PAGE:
Translated by Borderland Beat reporter un vato)
Y El Chapo?
Mexico, D.F. (Proceso). 7-16-2012. Today we have a stained election and a country in a waiting mode. Today there are election results that the left wants to question and the Electoral Tribunal will have to legitimize. Today, we have a "virtually" elected president and a portion of the population that sees his victory as an imposition. But day after tomorrow, when the post-electoral dust settles, Mexico will awake with the decades-old problems that the state has been dragging, with the political paralysis that the new Executive will have to overcome; the central challenge of how to reduce violence and deal with crime and combat the narcotics traffickers will still be there.
Few places reflect this as well as Guadalajara. A disputed city. A city that several groups are fighting to control. A place that cartels are dead set on fighting over. A microcosm masterfully portrayed in William Finnegan's New Yorker article titled, "The Kingpins: the Fight for Guadalajara". Where, two days before the International Book Fair, 26 bodies were left under Los Arcos del Milenio. With signs of torture, with "narcomantas" (banners with messages) signed by the Zetas, all signs that it was a challenge to the dominance of the Sinaloa Cartel. "We're in Jalisco and we're not leaving," announced Los Zetas. "This is proof that we have penetrated even as far as the kitchen," they said. They have arrived to dispute control of the market, they told us with their atrocity.
In Mexico-- Finnegan points out-- it's frequently impossible to know who's behind something: a massacre, a candidacy, a murder, the capture of a crime boss, the "uncovering" of acts of corruption in high places. The truth tends to be too difficult, or too fluid, or too complex to define, or it remains in the hands of the person charged with its manipulation. This explains how a city in the hands of an international crime organization, which is what the Sinaloa Cartel is, continues to be a refuge for fine literature and legitimate economic viability. Both descriptions are accurate and both realities are being threatened by the Zetas. Guadalajara-- like many other areas in the country-- is a territory under siege.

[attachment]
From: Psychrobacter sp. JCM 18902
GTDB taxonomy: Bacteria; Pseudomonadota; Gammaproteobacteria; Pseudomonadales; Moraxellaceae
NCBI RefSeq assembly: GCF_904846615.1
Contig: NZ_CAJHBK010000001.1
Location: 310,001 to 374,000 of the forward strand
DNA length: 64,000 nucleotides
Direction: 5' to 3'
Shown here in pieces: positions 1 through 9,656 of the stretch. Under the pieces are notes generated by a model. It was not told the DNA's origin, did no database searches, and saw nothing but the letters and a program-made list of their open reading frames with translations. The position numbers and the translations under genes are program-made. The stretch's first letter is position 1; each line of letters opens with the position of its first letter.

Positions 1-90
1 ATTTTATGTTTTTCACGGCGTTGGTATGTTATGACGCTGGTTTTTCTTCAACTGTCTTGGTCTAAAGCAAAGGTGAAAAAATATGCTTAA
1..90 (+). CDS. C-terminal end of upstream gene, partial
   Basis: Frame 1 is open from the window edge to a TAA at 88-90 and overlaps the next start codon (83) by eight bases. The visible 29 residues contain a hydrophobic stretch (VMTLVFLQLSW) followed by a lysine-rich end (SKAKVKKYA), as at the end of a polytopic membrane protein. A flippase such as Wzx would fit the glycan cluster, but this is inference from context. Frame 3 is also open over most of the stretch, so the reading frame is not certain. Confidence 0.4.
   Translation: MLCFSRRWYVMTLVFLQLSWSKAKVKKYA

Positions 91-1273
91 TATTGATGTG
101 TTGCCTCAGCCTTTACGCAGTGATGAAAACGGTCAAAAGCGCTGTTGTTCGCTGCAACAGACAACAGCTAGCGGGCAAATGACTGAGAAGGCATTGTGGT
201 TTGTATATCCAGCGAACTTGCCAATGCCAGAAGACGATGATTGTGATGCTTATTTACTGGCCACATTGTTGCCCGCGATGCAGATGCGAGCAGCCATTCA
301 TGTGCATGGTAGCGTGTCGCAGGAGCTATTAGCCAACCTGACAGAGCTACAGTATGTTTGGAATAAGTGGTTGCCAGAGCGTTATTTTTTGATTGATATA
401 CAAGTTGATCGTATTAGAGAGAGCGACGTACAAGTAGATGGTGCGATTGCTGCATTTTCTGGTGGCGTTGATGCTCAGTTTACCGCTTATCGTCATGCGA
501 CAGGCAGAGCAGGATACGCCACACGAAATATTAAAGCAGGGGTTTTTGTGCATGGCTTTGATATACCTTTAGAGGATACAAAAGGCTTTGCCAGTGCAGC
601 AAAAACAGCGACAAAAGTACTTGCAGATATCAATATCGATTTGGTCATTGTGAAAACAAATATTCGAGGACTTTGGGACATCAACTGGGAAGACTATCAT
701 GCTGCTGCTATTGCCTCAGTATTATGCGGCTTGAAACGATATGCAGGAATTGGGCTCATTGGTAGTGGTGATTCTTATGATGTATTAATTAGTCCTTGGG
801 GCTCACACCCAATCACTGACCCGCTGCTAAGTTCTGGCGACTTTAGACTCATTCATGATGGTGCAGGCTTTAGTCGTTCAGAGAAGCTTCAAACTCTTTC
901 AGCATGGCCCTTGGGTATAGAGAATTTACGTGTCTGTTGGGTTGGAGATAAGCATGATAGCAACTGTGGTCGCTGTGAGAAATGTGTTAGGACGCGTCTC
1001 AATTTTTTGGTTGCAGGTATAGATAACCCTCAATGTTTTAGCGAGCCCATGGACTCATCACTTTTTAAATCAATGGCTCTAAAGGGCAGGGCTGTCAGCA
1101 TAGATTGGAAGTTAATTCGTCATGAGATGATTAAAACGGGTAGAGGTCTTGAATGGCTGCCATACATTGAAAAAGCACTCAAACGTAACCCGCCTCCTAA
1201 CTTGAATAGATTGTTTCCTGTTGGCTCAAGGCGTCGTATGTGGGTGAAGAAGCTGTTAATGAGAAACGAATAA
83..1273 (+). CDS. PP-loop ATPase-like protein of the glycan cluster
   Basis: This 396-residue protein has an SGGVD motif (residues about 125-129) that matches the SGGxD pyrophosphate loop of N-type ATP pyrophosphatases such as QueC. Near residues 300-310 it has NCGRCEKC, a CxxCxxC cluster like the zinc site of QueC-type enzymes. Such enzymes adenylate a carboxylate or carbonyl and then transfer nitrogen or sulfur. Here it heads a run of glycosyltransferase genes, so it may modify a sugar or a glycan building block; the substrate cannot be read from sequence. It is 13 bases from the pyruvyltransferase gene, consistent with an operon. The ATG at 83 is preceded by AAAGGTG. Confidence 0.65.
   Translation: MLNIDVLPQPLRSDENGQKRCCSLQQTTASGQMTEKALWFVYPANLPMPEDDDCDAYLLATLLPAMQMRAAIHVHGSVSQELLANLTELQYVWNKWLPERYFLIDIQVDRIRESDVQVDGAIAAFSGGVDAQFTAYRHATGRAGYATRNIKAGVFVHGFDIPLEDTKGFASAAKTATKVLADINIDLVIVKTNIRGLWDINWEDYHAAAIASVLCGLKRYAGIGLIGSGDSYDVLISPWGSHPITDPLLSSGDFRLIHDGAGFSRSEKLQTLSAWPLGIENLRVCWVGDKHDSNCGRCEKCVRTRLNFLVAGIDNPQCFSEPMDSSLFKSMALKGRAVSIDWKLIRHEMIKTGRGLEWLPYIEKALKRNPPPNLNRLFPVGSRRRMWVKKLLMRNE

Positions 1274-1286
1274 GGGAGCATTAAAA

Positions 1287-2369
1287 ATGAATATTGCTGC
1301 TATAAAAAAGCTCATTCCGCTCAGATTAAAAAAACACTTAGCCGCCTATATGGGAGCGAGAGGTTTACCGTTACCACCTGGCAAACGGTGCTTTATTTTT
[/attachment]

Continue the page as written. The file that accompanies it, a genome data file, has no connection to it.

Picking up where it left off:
Guadalajara provides evidence of the cost of a strategy that instead of reducing violence, has contributed to exacerbate it. The murder in 2010 of Ignacio Coronel, the King of Crystal, brought with it the end of the precarious peace that had characterized the city. The Zetas have tried to fill the vacuum by allying themselves aggressively with local groups dissatisfied with the Sinaloa Cartel. The growing number of dead bodies has become the way to send messages. If a corpse lacks a finger, that means that he fingered someone; if the legs are missing, it means he switched gangs; if his tongue is missing, it's because he said something he was not supposed to; if a hand is missing, he was a thief.
Today, the PRI returns to power, pushed in great measure by the (special) interests it benefited. But it returns to a context (sic) in which there are no longer just a few cartels with which to make pacts or negotiate with. The Calderon strategy of capturing crime bosses has led to fragmentation, to dispersion, to the rise of smaller and more violent factions. And one can't say that there's a unified government that pursues criminals consistently and forcefully. The low intensity civil war that afflicts the country is taking place among factions with changing loyalties, in towns and cities with interwoven histories. As Finnegan underlines, the "government" has innumerable faces-- starting with more than 200,000 police officers-- and its mechanisms for controlling corruption are too weak. The "narcobillions" permeate every community, every official, every commander. In practice, many at the local level aren't trying to deal with crime, but, rather, they are trying to position themselves in the lead.
Guadalajara's worst problems aren't related to the explosive growth in the production of methamphetamine, but to inter-gang violence, robbery, growing addiction and the recruitment of young people,. Faced with that, the police are too corrupt to be able to take action. The Army is too distant from the local reality to be able to counterattack. There are few arrests and few convictions. Safety at the local level has deteriorated since the Zetas came. And, like a local policeman said, "Things have to change or we'll end up like Afghanistan. The new president must change things."
It's not exactly clear how he's going to do this. The simple fact that El Chapo Guzman remains free after so many years reveals a shift in the balance of power between the State and organized crime. Under the PRI, crime groups prospered, but, at the end of the day, the federal government dictated the terms of their coexistence. There were lines of command that the cartels did not dare cross. Today, they do it with impunity. Nobody in Mexico thinks that the government is in control of the situation, and the street blockages by the narcos a few months ago in Guadalajara suggest clearly that it is not.
According to recent estimates, El Chapo employs-- directly or indirectly-- 150,000 people. His influence, including his popularity, have grown. Under the PAN, he has become a multimillionaire who appeared in Forbes magazine two years in a row, and his capture would probably have no effect on the buoyant drug market. What's even worse, the power of organized crime in Mexico has taken hostage a great portion of the country's territory, including its principal cities. It terrorizes the rest with a show of violence that is stunning. The Zetas are active in 17, and the Sinaloa Cartel in 16, of the 32 states. That's the reality that Enrique Pena Nieto must deal with. Today, tomorrow and the day after.